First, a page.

With the power of Microsoft Azure, you can get precisely the amount of data storage that you need, when you need it, and for as long as you need it. Such an approach has helped some manufacturers comb through terabytes of data quickly to hone in on only those variables that actually impact their outcome measures – no more guessing. And once those variables are identified, they can continue to be captured in a cost-effective and secure way using robust cloud.

2. Quality-centric data models

“Models” is one of those words that causes manufacturers and analytics experts to talk past each other. The manufacturers are typically referring to an actual, physical model of a product, like a car. But the analytics experts are talking about a way of representing data in an analytic system. Most vendors are used to simple, clean data like banking data where a credit card number is a credit card number. But when dealing with industrial machines, which have high frequency, noisy sensor data from systems as disparate as automation systems, LIMS systems, manufacturing execution systems (MES), ERP systems, and reams of sensor data, it’s helpful to have a prebuilt data model designed to seamlessly capture, integrate, and display that data in a usable form.  SAS’ Production Quality Analytics solution has just such a data model built in.

3. A workspace for advanced and predictive analytics – accessible to everyone

Many manufacturers assume that to take advantage of the benefits of artificial intelligence, machine learning and other advanced analytics, it will be necessary to hire full-time PhD level statisticians to run endless analyses and reports.  Fortunately, SAS has “baked in” the most common advanced analyses necessary to improve manufacturing quality into its packaged solution, and Microsoft makes it easy to stand up that solution and deploy it enterprisewide.

Imagine what you can do to improve your yields and reduce scrap if everyone from the line engineers to the executive suite has access to precisely the data that they need, when they need it, and in a format that makes sense to them for their line of work.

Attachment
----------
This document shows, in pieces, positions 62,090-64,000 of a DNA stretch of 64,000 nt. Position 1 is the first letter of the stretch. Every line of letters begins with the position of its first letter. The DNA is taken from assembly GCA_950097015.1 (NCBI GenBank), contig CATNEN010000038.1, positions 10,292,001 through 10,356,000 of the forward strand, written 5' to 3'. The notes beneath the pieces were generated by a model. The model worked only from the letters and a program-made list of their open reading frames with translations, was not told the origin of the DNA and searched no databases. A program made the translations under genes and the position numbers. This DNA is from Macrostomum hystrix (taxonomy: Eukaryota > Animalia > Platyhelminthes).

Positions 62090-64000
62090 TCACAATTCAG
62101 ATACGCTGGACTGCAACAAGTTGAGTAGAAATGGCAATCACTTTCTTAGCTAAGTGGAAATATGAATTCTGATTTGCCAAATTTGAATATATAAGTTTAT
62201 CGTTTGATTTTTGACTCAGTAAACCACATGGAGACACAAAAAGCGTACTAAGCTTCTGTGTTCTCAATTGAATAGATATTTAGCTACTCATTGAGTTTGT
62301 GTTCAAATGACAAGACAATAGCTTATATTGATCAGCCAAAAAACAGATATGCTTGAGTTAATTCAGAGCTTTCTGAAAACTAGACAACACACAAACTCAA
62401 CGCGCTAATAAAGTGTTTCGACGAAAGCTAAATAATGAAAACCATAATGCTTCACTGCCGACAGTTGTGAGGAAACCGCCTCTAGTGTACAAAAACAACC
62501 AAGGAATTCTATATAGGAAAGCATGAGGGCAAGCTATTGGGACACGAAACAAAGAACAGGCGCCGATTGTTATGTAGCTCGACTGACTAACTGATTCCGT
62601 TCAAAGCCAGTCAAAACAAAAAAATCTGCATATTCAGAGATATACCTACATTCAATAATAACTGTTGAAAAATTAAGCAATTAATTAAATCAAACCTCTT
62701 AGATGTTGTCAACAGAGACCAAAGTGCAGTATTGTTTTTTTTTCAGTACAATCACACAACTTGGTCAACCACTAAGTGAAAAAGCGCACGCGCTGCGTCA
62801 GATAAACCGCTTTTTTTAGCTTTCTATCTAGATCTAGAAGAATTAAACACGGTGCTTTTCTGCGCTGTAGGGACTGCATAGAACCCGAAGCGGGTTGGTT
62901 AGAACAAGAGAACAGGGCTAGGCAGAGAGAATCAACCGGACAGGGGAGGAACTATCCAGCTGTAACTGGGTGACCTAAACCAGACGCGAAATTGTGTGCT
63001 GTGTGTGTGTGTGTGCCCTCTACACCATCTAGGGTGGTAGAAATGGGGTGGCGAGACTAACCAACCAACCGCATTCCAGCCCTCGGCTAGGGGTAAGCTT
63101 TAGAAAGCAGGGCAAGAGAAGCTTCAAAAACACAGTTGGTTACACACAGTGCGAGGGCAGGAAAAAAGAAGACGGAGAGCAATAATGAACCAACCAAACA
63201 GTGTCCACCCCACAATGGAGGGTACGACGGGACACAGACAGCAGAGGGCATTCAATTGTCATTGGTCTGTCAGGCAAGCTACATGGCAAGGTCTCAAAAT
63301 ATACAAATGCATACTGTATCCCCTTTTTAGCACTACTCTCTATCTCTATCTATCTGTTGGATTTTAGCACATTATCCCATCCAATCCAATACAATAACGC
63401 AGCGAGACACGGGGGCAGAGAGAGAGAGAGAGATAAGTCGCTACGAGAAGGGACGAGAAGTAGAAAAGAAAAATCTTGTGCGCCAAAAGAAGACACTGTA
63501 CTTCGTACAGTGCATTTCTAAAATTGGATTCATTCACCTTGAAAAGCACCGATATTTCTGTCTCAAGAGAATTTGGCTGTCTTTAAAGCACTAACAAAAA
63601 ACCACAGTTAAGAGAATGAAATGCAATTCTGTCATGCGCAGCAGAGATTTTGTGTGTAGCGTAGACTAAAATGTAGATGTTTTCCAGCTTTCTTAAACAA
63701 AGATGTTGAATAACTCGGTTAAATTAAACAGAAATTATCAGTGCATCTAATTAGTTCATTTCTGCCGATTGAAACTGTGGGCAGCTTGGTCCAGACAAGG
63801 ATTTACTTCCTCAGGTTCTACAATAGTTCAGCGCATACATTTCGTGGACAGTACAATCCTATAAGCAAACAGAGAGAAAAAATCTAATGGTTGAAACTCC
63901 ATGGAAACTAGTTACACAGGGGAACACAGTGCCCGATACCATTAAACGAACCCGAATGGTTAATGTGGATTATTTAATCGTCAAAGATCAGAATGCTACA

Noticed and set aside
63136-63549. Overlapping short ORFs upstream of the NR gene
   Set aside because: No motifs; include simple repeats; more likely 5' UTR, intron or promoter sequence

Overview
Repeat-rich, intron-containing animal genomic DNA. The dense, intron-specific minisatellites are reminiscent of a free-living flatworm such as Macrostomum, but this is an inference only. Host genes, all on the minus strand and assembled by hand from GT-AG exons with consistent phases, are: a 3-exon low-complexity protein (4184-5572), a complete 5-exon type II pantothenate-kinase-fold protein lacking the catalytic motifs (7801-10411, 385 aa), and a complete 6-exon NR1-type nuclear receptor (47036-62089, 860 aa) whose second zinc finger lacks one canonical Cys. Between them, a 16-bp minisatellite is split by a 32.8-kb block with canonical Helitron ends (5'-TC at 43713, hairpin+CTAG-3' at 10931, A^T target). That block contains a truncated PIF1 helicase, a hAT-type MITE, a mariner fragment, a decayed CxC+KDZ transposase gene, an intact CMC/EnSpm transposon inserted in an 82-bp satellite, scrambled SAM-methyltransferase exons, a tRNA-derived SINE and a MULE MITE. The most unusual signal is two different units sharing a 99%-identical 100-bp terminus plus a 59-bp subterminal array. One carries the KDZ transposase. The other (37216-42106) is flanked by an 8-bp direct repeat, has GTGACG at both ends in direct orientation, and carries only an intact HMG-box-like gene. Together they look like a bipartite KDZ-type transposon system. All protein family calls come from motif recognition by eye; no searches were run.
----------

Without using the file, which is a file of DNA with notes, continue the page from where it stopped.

When it comes to digital transformation, Microsoft Azure has turned the world of data and analytics into a veritable playground for manufacturers.  I encourage operations leaders to start with curiosity and learning the vocabulary of analytics and cloud. To learn more, visit:


About Author

Marcia Elaine Walker

Global Industry Principal, Manufacturing

Marcia Elaine Walker is a principal consultant in the industry practice of SAS, where she helps clients apply data management and analytics technologies to make better decisions, faster. Walker’s career has revolved around the industrial sector including energy, manufacturing, and mining. She holds eight issued and multiple pending patents related to analytics in the industrial space and was named one of the most influential women in IoT by the IoT Institute. Ms. Walker was a Fulbright scholar at the University of Heidelberg and in addition to her academic studies has hundreds of hours of training in martial arts. She is also an accomplished improv actress and an enthusiastic though very off-key singer. She lives in North Carolina with her husband and their excessively furry orange cat and loves to write.